But again, the Internet is a bit of a buzzkill. As I got older, I started reading about all of the criticisms of the prequels I thought were so incredible. My poor inner 6-year-old was crushed. I’ll admit I understand a lot of the points made about the newer series. But then I get to the comments about how the films just don’t feel like the real Star Wars, or that it was too cheesy, or too romantic, or too blah, blah, blah. And I can’t help but wonder; are the prequels really all that different, or is it the audience who has changed? While watching the newer trilogy may not have been what older fans remembered, it also spawned a whole new generation of fans. Fans like me who could not believe what they were seeing on the big screen for the first time. This year, it will happen again with an even younger batch of padawans. And who knows? It may not feel the same to me as my Star Wars. But dang, you must admit there is something pretty special about stories that intrigue the minds of generation after generation. And it is able to do that because even if you dislike the actors or the subplots, at its core, it is always about the same things: friendship, love, courage, loss, excitement and some pretty rad action sequences. That is what Star Wars is. Always. And there is a different piece of it that belongs to every single fan it touches, based on how they were first introduced to it.
Back to Doctor Who. This show, too, is something that has changed in almost every way imaginable, from actors to writers to composers to sets and more. It does it all the time. It is so very different from where the reboot started. At its center, it is exactly the same. It is about an alien who travels through space and time in a funny blue police box with a companion, sometimes fixing things, sometimes making matters worse. It has always kept that premise. But because of us, the fans, it feels different to every viewer.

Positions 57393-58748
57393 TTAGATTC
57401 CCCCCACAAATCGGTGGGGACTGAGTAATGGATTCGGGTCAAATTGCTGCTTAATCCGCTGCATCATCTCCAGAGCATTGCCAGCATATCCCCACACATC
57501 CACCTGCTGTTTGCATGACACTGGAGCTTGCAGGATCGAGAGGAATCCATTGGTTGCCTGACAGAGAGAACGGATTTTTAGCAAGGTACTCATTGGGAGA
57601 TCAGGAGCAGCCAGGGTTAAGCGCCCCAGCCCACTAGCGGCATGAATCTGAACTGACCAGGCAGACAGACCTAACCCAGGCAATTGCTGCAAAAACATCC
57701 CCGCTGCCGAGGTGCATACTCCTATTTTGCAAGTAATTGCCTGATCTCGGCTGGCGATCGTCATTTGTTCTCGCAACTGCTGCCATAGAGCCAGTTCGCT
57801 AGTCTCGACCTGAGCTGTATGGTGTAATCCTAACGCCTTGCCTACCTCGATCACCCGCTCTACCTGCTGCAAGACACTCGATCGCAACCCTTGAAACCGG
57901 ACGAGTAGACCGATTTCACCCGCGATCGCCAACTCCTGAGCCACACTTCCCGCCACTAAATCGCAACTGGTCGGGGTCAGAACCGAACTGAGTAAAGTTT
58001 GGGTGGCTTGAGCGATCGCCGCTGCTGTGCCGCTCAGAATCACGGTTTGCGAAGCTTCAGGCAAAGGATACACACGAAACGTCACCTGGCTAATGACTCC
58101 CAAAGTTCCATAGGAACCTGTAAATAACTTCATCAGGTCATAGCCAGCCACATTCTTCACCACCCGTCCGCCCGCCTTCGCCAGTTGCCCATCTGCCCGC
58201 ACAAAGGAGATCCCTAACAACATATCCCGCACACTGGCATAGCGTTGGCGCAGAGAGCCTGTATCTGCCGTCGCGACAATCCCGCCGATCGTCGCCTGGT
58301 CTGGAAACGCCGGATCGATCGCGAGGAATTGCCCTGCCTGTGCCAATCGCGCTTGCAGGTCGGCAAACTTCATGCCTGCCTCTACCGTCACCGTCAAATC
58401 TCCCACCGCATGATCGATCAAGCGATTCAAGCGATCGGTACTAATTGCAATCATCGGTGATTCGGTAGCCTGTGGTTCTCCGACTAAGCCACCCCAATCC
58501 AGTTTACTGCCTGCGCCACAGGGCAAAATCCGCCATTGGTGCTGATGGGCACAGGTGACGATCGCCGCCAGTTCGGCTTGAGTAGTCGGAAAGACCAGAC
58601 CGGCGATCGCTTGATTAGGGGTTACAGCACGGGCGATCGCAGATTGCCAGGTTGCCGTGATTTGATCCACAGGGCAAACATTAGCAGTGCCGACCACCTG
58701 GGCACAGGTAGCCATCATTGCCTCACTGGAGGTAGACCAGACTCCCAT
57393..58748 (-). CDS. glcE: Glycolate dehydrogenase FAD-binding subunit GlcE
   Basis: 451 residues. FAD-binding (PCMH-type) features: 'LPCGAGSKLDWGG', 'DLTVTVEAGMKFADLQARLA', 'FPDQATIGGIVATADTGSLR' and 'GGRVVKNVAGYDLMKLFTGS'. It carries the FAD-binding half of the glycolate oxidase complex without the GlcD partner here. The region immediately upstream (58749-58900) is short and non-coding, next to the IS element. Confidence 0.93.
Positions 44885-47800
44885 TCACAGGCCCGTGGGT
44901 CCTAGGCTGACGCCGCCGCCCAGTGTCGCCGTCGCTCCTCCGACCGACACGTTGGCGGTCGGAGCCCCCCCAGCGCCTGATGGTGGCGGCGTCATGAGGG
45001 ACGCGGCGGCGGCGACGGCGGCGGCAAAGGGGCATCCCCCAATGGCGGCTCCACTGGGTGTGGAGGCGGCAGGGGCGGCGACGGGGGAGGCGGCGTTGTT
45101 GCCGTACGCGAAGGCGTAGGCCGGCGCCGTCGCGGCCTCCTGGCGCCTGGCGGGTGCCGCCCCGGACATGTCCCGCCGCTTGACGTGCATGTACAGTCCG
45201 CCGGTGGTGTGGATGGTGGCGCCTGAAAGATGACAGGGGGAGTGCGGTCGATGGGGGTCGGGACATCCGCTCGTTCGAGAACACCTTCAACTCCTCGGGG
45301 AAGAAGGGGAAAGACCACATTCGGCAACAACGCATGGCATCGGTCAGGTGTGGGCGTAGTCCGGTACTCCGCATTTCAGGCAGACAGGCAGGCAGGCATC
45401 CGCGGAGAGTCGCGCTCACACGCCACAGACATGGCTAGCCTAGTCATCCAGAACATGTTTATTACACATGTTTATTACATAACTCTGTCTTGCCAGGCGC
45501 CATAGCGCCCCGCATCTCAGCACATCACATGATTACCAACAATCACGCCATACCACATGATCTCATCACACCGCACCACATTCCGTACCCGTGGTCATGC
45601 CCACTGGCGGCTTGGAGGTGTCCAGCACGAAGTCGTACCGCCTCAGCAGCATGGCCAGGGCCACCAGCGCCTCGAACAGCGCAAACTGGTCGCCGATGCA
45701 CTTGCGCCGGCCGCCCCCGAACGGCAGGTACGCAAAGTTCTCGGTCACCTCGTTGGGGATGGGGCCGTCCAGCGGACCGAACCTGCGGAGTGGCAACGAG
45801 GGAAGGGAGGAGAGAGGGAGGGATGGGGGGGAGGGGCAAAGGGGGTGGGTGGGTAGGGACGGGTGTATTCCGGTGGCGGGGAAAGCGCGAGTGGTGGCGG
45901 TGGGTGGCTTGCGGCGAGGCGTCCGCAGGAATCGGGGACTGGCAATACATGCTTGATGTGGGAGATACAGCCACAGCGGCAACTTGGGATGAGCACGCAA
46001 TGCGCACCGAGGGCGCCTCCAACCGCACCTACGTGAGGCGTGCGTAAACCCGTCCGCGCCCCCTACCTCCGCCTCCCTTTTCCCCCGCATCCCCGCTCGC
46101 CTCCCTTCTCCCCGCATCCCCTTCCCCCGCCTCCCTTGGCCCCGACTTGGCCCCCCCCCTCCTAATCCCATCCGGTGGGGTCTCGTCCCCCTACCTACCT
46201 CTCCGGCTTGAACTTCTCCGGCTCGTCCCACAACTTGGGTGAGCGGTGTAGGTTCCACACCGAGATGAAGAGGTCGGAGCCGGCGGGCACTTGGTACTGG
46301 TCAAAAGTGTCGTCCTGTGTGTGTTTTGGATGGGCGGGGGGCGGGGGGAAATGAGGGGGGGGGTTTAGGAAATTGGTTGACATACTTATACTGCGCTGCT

My bet is that the show just hasn’t been the same to you since “your” era. Fair enough. I know it’s not the same for me. There is that special moment in a Whovian’s life when everything just clicks, and its perfect. The thing is, that moment cannot kept forever. And perhaps everything that comes before or after that frozen little moment in time feels just a little bit off. But here’s the thing you need to remember: This show belongs to all of us. That is what makes it so special. That’s what makes it Doctor Who. It can be dark, scary, hilarious, heartbreaking or strange. It is so many things wrapped not-so-neatly under one title. But we share it. It found me on one specific afternoon, but every Whovian has a different story. Every Whovian has a favorite Doctor, companion, series, writer, plot. That’s what makes the opinions of the show so different. But that’s also what sets the show apart from everything else on TV.
When you’re bummed because you don’t really know what to make of a new character or storyline, just try to keep this in mind: Somewhere, there is a sad little girl looking for something to brighten her day. And she’s going to meet the Doctor (doesn’t matter if it’s the Third Doctor or the Twelfth Doctor), and her heart is going to grow to the size of two in that moment. She’s going to find a companion she relates to (doesn’t matter if it’s Susan or Clara), and to her, that moment will be perfect – not in the way it was for us, but in the way it is for her.
Doctor Who is not the same show it was 10 years ago. At the same time, it has not changed a bit. As the Doctor would say: “That’s ok. That’s good. You’ve got to keep moving, so long as you remember all the people that you used to be.” As long as the show continues making people’s days a little more magical by showing them what it is like to travel the stars with the Doctor for better or worse, I think we can all agree this show remembers all the people that it used to be.